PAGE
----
SPRAY OR BRUSH-ON HAIR IS NOT AS SILLY AS IT SOUNDS. FOR PEOPLE WITH THINNING HAIR, IT CAN BE A QUICK, CONVINCING SOLUTION.
People experience degrees of hair thinning, often on the crown or top of the head. It may not be noticeable except when they expose that particular area. Their degree of hair thinning may not be so noticeable as to warrant hair transplant surgery or nonsurgical hair replacement, but may be addressed by use of a hair loss concealer.
Since hair loss occurs by degrees, the decision to use a concealer is a personal judgment call. As with concealers used on the skin to hide a blemish, hair loss concealers work to smooth out density differences over a small area, but is less convincing at hiding large and obvious thinning spots.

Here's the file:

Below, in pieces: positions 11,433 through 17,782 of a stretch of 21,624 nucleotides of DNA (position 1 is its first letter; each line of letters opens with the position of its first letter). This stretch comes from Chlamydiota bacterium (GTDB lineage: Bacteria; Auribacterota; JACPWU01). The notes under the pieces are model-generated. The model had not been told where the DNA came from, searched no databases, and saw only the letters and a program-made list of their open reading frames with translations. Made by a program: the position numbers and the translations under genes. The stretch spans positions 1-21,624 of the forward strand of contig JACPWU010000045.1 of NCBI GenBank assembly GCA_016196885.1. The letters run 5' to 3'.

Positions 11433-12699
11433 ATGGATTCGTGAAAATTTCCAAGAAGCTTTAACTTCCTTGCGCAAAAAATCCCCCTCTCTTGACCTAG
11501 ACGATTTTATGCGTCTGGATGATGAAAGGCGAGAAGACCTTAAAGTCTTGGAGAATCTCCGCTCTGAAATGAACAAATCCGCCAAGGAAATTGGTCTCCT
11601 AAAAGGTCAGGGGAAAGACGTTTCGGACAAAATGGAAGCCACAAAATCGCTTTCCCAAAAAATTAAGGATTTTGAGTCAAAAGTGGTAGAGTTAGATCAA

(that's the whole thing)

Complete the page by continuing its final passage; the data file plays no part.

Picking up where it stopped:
Such concealers are typically fibrous pigments that attach to existing hair or to the scalp itself, made up of polymers, keratin fibers, lanolin or other materials. In some cases, the fibers are electrostatically charged, drawn to existing hair as metal fibers are to a magnet. Otherwise, the concealer is in lotion or semi-solid form.
Hair loss concealers come in several forms to meet different needs: granular sprinkles applied with a shaker; aerosol, applied similarly to hair spray; brushed or wiped solids that coat and thicken longer shafts of hair to cover a thinning spot; and lotions that expand the volume of the hair itself.
Hair loss concealers work only when the haircut and hairstyle are appropriate. Most appealing, hair loss concealers and volumizers are a five-minute solution. With practice, the individual can incorporate the application of a concealer into daily grooming routines.